JYJ3 note: This is Part 1 of an article written by Professor Lee DongYeon, who teaches cultural theory at Korea National University of Arts. We decided to translate this piece due to its strength of insight and its relevance to understanding how the situation between JYJ and SM is perceived by intellectuals as well as by the general public. DNBN, among other Korean fansites, have posted the professor’s article and we believe it is our duty to share it with international fandom. Part 2 will be posted tomorrow.
JYJ, K-pop’s exiles that refused to be ‘slaves’, what will be their destiny…?
K-pop is at the peak of its craze. In Tokyo, Beijing, Bangkok, and also Paris, London, New York, K-pop is emerging as the new global pop. Via TV and internet, K-pop is claimed to be global icon that lets the world know about South Korea’s cultural excellence. But how much do we actually know about K-pop? On what condition has K-pop come into the spotlight of global pop? How the music of K-pop is created and consumed? Is K-pop really substantial?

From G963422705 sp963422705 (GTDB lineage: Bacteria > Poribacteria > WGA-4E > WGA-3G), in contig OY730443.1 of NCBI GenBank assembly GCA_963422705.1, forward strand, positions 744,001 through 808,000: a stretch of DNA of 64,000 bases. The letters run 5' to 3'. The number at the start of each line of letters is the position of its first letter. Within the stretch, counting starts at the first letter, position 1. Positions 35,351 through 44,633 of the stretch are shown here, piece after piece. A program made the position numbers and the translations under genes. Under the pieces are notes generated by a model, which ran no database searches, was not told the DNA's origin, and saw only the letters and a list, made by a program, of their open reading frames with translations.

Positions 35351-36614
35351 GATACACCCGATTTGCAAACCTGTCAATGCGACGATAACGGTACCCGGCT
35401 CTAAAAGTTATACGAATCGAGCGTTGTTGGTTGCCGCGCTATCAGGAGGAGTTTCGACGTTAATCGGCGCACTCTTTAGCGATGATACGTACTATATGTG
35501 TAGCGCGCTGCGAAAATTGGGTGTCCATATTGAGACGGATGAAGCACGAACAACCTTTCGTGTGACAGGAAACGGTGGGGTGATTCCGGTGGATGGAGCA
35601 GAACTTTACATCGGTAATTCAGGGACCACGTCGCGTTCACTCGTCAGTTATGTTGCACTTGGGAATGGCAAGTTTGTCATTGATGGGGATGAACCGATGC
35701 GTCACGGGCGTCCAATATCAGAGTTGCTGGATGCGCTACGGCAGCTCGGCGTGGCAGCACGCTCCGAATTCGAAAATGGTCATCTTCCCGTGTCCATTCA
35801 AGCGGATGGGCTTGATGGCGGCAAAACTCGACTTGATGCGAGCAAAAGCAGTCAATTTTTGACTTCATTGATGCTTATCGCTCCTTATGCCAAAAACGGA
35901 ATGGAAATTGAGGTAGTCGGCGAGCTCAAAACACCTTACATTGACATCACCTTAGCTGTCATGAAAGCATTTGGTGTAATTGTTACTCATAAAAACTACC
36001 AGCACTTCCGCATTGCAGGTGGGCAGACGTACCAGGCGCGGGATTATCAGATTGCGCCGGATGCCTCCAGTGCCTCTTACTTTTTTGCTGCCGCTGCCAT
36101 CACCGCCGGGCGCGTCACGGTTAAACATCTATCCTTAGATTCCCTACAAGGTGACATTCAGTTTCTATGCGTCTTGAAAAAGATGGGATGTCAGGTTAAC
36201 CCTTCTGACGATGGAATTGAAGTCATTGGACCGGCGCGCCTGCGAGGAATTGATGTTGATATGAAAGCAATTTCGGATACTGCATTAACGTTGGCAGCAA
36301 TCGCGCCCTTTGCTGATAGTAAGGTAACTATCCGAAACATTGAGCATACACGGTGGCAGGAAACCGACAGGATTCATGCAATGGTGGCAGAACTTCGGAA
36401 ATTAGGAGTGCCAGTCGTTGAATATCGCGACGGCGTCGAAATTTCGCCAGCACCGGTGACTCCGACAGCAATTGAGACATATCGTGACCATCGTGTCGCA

K-pop is not the K-pop that we know because K-pop covers only idol music. And K-pop’s exterior and interior are disconnected because the perspectives on K-pop of international K-pop fans and domestic music fans are different. K-pop is like Samsung that ascended the throne to become a global company with its ‘no labor union’ myth. Although idol groups have worked hard and became global stars, there is no way for them to speak properly about their worries and pains. Like global company Samsung that doesn’t have a labor union, K-pop is global pop formed through unlimited competition without freedom. Read More →